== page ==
at least one of the main servers being capable of permitting at least one client to access the at least one database through the wide area network and substantially preventing the at least one client from accessing the electronically controlled machines directly.
  9. 9. A system as in claim 8, wherein the data collectors each transfer data to and from the main servers.
  10. 10. a system as in claim 8, wherein each main server is also coupled to a local-area network and further comprising at least one client coupled to the local-area network.
  11. 11. A system for collecting and distributing information, the system comprising:
    a plurality of electronically controlled machines;
    at least one data collector module coupled in data communication to the electronically controlled machines;
    at least one main server coupled in data communication to the at least one data collector module and a network, the main server having means for publishing the data received from the at least one data collector, an authenticator for verifying the identity of clients accessing the system through the wide-area network, and a communication module capable of transmitting from the at least one main server the data from the electronically controlled machines;
    at least one database on the main server, in which database is stored data received from the at least one data collector module;
    the at least one main server being capable of permitting a client to access the at least one database through the wide are network and substantially preventing the client from accessing the electronically controlled machines directly; and
    a locator coupled to the main server through the network and for directing communication between the main server and the client.
  12. 12. A system as in claim 11, wherein the data collector module communicates with the machines using a communications protocol.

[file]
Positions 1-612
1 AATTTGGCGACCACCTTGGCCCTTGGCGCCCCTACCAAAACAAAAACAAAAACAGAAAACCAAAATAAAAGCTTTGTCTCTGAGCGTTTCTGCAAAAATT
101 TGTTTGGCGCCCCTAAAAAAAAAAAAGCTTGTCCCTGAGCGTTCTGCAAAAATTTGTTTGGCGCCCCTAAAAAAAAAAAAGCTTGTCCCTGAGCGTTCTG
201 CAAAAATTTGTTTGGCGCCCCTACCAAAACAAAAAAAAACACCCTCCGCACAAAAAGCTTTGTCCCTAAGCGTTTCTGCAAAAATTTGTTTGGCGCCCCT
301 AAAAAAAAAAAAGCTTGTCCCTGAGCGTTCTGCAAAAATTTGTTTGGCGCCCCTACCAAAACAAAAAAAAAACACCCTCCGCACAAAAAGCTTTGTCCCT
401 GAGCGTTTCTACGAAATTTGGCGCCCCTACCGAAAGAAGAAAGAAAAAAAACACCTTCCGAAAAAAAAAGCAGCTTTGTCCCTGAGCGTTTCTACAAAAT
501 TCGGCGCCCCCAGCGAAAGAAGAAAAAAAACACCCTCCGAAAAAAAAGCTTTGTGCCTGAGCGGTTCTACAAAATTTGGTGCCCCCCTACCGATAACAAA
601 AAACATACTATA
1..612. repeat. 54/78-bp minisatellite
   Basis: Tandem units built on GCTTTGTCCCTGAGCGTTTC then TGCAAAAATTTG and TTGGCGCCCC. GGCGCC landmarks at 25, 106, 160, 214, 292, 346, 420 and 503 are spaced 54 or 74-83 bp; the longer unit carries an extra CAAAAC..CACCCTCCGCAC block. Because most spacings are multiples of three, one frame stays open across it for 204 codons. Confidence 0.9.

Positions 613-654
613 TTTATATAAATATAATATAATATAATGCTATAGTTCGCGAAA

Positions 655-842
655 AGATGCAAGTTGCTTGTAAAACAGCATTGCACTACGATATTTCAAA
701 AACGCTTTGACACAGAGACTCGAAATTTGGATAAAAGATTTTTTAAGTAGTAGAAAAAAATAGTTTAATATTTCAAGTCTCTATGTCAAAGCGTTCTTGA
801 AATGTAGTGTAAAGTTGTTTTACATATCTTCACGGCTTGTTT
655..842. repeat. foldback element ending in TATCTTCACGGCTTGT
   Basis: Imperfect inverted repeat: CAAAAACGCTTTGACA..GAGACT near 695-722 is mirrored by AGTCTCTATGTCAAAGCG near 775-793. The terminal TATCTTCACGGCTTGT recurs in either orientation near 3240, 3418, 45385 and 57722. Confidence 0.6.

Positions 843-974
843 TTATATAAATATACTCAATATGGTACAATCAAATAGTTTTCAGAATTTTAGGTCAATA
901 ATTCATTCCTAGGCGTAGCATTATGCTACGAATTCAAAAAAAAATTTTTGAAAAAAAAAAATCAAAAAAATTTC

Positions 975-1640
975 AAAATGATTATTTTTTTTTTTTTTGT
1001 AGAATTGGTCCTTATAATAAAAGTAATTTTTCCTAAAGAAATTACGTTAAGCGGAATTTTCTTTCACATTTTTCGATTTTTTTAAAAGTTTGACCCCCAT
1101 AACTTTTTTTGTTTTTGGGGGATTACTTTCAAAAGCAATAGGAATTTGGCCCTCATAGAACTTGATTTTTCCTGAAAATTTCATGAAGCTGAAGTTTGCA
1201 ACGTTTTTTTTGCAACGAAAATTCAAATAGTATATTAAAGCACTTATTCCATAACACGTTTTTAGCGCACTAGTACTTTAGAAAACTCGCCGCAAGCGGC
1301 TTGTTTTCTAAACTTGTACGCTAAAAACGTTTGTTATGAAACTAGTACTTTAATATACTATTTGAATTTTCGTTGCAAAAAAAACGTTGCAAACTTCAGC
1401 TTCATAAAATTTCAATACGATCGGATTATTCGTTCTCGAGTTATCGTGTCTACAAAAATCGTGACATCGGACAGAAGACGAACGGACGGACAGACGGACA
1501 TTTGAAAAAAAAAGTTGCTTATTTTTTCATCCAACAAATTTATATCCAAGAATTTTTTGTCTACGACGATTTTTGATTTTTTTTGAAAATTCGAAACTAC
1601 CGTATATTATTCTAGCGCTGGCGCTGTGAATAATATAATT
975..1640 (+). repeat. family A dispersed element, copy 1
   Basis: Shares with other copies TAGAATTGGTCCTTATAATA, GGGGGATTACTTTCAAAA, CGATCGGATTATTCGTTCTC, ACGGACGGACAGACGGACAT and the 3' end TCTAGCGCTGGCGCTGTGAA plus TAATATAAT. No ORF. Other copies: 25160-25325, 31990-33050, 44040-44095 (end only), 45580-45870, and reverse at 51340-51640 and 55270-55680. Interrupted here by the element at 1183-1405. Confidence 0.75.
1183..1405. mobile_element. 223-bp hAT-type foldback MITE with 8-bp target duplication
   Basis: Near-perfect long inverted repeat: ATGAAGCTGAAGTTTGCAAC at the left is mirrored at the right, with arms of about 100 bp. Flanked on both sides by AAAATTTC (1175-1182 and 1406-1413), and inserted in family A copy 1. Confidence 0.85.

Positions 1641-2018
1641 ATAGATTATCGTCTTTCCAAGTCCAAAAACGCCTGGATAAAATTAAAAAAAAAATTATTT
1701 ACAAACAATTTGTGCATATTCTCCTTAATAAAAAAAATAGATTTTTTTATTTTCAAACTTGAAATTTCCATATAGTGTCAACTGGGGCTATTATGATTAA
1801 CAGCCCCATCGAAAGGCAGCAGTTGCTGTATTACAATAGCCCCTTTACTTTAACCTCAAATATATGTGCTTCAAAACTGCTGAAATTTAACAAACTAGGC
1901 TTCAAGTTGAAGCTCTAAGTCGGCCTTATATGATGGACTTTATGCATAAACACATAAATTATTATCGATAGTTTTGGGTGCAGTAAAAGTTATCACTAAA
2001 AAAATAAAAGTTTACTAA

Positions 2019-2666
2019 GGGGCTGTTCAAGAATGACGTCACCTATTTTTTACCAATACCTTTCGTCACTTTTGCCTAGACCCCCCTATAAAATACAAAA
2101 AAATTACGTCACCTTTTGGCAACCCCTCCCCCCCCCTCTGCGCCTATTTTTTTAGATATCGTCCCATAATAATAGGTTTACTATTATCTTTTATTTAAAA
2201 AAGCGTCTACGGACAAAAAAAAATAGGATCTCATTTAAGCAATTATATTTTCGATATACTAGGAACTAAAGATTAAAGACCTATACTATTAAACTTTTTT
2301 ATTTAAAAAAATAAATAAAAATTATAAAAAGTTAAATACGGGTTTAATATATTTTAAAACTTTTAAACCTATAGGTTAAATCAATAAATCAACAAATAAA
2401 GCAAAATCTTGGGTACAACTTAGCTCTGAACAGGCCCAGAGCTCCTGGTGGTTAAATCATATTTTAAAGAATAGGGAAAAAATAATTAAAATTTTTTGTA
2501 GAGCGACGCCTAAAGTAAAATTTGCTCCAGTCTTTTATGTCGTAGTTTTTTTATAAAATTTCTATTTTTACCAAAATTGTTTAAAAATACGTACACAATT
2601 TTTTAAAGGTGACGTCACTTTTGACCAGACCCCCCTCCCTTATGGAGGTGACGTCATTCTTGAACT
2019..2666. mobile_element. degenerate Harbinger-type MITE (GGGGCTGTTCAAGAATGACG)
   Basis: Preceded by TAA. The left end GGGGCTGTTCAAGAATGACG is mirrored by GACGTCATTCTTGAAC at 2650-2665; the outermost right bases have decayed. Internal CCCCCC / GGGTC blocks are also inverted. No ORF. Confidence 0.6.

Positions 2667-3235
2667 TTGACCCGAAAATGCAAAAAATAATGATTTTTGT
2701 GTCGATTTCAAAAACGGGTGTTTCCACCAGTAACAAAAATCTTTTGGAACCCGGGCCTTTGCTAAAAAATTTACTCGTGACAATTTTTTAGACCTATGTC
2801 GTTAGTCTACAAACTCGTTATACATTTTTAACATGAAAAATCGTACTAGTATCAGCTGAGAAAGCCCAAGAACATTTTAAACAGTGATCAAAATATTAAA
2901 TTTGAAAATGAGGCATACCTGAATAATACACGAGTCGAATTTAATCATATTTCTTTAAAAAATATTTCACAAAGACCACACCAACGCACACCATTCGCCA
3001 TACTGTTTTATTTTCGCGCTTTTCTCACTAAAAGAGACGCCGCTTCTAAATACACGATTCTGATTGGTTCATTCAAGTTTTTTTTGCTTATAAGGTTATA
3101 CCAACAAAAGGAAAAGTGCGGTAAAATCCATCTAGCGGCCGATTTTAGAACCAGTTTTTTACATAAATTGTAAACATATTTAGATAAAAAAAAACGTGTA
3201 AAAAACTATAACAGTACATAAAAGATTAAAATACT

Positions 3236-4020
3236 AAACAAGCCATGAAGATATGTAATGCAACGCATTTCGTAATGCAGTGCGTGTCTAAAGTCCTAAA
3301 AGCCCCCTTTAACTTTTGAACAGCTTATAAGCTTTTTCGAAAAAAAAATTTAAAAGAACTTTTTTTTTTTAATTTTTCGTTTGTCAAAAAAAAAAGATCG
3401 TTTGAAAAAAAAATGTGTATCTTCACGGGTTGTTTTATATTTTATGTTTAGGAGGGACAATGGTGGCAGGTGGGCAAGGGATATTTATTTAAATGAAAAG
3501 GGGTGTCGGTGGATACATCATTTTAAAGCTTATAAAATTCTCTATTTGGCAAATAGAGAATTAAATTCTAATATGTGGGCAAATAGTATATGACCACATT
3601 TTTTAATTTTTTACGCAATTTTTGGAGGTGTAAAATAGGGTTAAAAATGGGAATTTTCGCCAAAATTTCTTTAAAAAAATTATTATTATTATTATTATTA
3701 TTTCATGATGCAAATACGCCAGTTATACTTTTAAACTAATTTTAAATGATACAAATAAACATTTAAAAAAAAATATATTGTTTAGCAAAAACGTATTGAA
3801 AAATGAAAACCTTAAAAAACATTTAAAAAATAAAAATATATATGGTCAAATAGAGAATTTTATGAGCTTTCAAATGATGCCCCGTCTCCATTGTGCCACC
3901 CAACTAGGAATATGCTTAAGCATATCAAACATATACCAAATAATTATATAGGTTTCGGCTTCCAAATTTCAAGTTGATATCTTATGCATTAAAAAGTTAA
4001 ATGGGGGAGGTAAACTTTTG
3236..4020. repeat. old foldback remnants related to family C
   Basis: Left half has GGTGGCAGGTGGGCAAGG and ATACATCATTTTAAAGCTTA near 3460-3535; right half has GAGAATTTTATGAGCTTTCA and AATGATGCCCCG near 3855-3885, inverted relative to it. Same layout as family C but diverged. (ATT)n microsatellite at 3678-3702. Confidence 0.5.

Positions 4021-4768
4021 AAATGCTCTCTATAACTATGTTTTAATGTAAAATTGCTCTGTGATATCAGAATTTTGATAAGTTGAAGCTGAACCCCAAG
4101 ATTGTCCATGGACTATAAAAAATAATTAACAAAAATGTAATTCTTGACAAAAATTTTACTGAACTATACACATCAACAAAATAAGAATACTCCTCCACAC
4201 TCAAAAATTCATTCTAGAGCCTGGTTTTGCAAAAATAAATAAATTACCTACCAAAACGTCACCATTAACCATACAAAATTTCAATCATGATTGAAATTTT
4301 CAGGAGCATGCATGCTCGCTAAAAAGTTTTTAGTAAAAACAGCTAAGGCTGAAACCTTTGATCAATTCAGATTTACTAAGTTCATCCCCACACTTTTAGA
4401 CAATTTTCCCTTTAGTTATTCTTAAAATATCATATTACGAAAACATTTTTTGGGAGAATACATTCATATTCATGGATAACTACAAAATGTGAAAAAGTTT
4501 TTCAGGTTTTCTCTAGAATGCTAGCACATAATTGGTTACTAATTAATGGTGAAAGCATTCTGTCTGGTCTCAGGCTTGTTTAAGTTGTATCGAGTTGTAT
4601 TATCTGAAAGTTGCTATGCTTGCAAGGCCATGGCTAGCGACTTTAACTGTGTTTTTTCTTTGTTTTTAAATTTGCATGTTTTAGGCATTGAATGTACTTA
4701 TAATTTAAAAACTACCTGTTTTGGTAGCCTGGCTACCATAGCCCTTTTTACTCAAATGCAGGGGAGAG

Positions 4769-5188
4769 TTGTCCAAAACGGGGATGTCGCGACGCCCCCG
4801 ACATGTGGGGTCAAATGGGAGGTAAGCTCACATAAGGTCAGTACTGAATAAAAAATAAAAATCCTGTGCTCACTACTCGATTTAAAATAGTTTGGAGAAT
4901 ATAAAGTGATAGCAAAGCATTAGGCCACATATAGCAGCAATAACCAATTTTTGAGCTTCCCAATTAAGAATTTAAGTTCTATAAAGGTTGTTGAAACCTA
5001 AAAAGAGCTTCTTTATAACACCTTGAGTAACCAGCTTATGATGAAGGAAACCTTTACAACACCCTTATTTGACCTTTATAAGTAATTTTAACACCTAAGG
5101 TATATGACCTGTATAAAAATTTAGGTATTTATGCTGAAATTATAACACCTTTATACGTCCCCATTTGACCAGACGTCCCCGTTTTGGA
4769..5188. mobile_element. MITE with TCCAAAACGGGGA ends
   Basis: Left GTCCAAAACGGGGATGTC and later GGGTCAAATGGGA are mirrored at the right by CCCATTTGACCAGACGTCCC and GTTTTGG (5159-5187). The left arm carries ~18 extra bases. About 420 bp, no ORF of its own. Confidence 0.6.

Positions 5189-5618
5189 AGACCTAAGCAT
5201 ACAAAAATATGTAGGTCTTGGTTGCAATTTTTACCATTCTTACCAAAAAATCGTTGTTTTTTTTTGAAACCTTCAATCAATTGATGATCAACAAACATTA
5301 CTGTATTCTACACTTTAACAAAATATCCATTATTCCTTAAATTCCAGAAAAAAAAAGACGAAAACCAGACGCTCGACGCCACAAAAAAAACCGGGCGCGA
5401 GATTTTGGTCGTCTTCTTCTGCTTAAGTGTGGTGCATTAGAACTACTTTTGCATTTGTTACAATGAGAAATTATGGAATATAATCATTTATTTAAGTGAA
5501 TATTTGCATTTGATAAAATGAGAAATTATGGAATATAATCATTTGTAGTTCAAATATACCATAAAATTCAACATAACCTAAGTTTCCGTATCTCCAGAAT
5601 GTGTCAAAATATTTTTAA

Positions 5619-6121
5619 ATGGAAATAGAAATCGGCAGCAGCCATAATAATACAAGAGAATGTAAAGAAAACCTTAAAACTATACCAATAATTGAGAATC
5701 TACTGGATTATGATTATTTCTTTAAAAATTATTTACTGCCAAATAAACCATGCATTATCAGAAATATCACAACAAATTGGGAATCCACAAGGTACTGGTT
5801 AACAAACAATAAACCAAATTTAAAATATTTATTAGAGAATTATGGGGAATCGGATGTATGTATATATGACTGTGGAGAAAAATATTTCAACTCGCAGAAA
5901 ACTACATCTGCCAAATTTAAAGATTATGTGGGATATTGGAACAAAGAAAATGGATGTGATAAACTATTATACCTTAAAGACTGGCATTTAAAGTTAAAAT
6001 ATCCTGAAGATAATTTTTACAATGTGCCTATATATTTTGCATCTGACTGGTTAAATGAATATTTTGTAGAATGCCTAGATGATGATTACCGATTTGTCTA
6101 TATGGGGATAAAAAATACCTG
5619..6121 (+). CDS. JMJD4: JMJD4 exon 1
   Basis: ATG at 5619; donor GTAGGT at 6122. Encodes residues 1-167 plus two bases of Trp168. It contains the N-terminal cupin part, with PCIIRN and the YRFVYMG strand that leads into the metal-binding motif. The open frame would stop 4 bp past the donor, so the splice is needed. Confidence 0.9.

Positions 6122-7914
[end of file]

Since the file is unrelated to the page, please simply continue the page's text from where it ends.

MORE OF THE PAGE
13. 13. A system as in claim 11, wherein the data collector module further comprises an interface manager service to transfer data to the main server.
  14. 14. A system as in claim 11, further comprising at least one client capable of accessing the at least one database through the network.
  15. 15. A system as in claim 11, wherein the network is a wide area network.
  16. 16. A system as in claim 11, wherein the main server is also coupled to a local-area network and further comprising a second client coupled to the local-area network.
  17. 17. A system for collecting and distributing information to and from a plurality of electronically controlled machines, each machine producing real-time information, the system comprising:
    a data collector module coupled in data communication to the electronically controlled machines for receiving data from the electronically controlled machines;
    a main server coupled in data communication to the data collector module and to a network, the main server having a publisher for publishing the data received from the electronically controlled machines, an authenticator for verifying the identity of clients accessing the system through the network, and a communication module for transmitting from the main server the data collected from the electronically controlled machines;
    at least one data base on the main server, in which at least one database is stored data received from the data collector module;
    the main server capable of permitting a client to access the at least one database through the network and substantially preventing the client from accessing the electronically controlled machines directly; and
    a locator coupled to the main server through the network and for directing communication between the main server and the client.
US10965861 1999-06-01 2004-10-18 Real-time information collection and distribution system for robots and electronically controlled machines Abandoned US20050080799A1 (en)